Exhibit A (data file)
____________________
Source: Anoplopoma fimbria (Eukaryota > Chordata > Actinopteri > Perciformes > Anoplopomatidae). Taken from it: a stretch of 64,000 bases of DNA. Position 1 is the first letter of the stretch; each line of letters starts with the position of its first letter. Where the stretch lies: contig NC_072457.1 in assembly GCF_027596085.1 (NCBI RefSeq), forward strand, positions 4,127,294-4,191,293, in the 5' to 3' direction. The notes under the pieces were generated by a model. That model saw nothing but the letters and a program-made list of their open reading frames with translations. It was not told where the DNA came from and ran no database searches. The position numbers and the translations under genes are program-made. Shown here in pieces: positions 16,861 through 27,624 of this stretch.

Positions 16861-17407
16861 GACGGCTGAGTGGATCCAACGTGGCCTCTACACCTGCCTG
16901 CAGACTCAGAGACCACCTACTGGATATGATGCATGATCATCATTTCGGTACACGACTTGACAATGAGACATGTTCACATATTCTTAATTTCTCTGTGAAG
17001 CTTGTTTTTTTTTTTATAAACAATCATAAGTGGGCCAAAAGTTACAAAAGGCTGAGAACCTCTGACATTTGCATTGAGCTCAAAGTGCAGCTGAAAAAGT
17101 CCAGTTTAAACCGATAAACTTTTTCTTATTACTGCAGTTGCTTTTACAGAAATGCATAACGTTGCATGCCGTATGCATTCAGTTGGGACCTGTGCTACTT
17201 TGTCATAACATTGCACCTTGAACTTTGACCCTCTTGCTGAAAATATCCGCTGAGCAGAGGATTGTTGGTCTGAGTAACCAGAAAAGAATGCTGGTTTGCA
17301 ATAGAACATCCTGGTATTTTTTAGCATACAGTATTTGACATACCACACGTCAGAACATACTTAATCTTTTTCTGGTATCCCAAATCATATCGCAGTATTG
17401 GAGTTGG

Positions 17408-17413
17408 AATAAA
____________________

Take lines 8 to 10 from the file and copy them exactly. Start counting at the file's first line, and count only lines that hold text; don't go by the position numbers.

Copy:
17301 ATAGAACATCCTGGTATTTTTTAGCATACAGTATTTGACATACCACACGTCAGAACATACTTAATCTTTTTCTGGTATCCCAAATCATATCGCAGTATTG
17401 GAGTTGG

Positions 17408-17413